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I recently analyzed the realized and unrealized gains for the 25 BDCs that I cover as a potential indicator of portfolio credit quality.

Net Realized Gain (Loss) - reflects the difference between the proceeds from an exit of an investment and the cost of the investment and periodic interest settlements and termination receipts or payments on derivatives, foreign currency transaction gains or losses and taxes on realized gains or losses.

Net Unrealized Appreciation (Depreciation) - is the net change in the estimated fair value of portfolio investments at the end of the period compared with their estimated fair values at the beginning of the period or their stated costs and taxes on unrealized gains or losses.

From here on I will simply refer to these measures as realized and unrealized gains (or losses). I believe this a more accurate measure portfolio credit quality than non-accruals because some BDCs may sell loans at a loss before going on non-accrual status and add to its realized losses. Unrealized losses are often an indication of loans that potentially might be going on non-accrual. Combined, these two measures as a percentage of the portfolio at cost will help to identify which BDCs are performing better than others. However this does not take into account the BDCs that have understated assets from previous write-downs or newer BDCs with less historical information or seasoned portfolios, so it is a rough measure of portfolio credit quality.

The table below shows the realized and unrealized gains (losses) for each BDC for the fiscal years 2011 and 2012 as well as 2013 year-to-date annualized. Both Prospect Capital (NASDAQ:PSEC) and Full Circle Capital (NASDAQ:FULL) are June 30 fiscal year-end so I used the actual full year and Apollo Investment (NASDAQ:AINV) is the only March 31 fiscal year-end and I annualized the most recent quarter. The average portfolio at cost is a simple average for the year and not weighted by quarter.

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The following table shows the average gains (or losses) for the three periods as well as the current fair value of the portfolio as a percentage of the cost. This indicates the amount of prior write downs for the existing portfolio investments but does not take into account write downs of previous investments or the vintage of the current loans, some of which are newer and have had less history. BDCs with recent positive returns and higher fair values are most likely the ones with higher credit quality portfolios such as Main Street Capital (NYSE:MAIN), Fidus Investment (NASDAQ:FDUS), Triangle Capital (NYSE:TCAP), Ares Capital (NASDAQ:ARCC), New Mountain Finance (NYSE:NMFC), THL Credit (NASDAQ:TCRD) and Hercules Technology Growth Capital (NYSE:HTGC). All of these BDCs (except TCAP and TCRD) are the components of my suggested 'Total Return BDC Portfolio' due to higher amount of capital appreciation along with solid dividends.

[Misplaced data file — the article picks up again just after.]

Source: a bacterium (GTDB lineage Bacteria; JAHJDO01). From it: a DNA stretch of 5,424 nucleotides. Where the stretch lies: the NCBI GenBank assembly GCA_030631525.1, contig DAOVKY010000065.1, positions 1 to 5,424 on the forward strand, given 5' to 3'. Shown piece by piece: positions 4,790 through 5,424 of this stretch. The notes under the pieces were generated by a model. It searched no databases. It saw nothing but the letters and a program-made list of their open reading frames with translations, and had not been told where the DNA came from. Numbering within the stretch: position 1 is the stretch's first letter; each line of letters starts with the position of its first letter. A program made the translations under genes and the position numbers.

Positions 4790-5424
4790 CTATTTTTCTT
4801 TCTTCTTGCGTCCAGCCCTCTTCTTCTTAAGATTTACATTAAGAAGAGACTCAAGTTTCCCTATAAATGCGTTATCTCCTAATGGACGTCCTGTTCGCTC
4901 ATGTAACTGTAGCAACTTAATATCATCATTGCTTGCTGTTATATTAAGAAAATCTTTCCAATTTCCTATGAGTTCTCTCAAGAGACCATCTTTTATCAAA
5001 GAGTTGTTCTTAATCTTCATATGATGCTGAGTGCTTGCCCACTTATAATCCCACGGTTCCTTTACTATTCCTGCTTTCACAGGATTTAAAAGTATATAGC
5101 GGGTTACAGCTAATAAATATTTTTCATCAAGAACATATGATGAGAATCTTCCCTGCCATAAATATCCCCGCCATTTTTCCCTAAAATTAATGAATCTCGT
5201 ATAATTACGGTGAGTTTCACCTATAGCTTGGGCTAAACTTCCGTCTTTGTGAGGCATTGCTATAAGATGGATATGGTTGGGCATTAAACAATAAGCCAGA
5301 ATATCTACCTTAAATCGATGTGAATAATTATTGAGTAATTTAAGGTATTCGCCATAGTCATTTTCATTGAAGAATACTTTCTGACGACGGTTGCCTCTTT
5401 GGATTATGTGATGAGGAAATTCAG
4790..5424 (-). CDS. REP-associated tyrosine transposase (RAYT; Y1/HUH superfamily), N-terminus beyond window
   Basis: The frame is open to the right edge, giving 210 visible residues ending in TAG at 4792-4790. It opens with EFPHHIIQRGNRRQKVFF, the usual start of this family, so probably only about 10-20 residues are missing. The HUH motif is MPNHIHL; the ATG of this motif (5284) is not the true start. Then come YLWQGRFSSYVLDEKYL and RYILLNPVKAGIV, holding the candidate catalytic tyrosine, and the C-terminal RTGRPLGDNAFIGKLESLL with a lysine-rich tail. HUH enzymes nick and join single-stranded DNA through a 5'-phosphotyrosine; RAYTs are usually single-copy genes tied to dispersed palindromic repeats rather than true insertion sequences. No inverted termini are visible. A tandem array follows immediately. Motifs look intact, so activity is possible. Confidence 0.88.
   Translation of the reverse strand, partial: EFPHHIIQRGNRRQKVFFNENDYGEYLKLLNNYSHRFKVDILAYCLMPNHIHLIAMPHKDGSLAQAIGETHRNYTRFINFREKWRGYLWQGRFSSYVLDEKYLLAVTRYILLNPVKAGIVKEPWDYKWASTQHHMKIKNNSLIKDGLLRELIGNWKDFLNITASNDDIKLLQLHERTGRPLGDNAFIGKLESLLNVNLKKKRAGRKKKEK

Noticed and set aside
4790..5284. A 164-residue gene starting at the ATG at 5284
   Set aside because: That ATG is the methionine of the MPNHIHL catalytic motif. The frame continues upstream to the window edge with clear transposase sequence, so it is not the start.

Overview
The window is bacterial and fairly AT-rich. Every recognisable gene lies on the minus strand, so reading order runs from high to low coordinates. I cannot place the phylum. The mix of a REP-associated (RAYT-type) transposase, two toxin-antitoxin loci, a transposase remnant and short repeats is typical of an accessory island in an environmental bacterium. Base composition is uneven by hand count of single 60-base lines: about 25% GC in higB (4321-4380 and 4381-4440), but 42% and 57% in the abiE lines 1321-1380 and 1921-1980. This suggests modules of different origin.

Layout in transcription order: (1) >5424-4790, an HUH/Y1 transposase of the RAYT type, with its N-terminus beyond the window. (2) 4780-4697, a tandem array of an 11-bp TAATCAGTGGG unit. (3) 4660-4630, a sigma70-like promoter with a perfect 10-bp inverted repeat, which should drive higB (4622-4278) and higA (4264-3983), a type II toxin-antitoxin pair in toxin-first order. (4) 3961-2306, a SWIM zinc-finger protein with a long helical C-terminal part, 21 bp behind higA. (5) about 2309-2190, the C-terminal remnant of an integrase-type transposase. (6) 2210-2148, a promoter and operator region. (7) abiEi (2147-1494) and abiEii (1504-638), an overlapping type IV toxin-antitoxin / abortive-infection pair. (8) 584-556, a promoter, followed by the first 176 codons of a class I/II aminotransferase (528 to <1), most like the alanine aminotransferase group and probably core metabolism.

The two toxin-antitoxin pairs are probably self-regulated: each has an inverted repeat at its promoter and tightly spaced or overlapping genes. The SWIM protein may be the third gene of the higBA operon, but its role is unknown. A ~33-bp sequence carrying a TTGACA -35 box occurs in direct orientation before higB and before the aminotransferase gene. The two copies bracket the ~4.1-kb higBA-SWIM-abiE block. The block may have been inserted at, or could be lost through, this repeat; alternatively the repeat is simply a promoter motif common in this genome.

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As usual, American Capital (NASDAQ:ACAS) is the outlier in the analysis. During the financial crisis its investments were severely written down and it is still recovering from the losses, accounting for most of the gains from the underappreciated assets. As discussed in "KCAP Financial: Will It Continue To Fall?" investments made during 2007 were some of the riskiest due to high portfolio company leverage multiples and covenant-lite loan issues due to increased competition. The table below shows ACAS, AINV, Gladstone Capital (NASDAQ:GLAD) and MCG Capital (NASDAQ:MCGC) all with much riskier vintages and all of which (except ACAS) were at the bottom of the previous table. This is not a coincidence.

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The table below shows the gains (and losses) for ACAS and MAIN over the last six years as a percentage of the portfolio at cost. Keep in mind that ACAS had more investments at the time but since this analysis is a relative measure as a percentage of the portfolio and both companies had investments from 2007 it is still applicable.

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Clearly if you take a longer historical look ACAS is still digging its way out while MAIN has outperformed.

Summary

There are a few things I learned from this analysis including the importance of the vintage analysis which is why I believe KCAP Financial (NASDAQ:KCAP) and BlackRock Kelso Capital (NASDAQ:BKCC) could see portfolio quality issues in the coming years. TCP Capital (NASDAQ:TCPC), Fifth Street Finance (NASDAQ:FSC), PennantPark Investment (NASDAQ:PNNT), TICC Capital (NASDAQ:TICC), FDUS and MCGC seem to be improving portfolio quality through selling off bad loans or general write downs. The BDCs that have been trending down in gains as a percentage of the portfolio are PSEC, Horizon Technology Finance (NASDAQ:HRZN) and Medley Capital (NYSE:MCC), and as discussed in "Prospect Capital: Q1 2014 Expectations" I will be looking for further indications of declining portfolio credit quality.

Investors should only use this information as a starting point for due diligence. See the following for more information:

Source: BDCs With The Highest Gains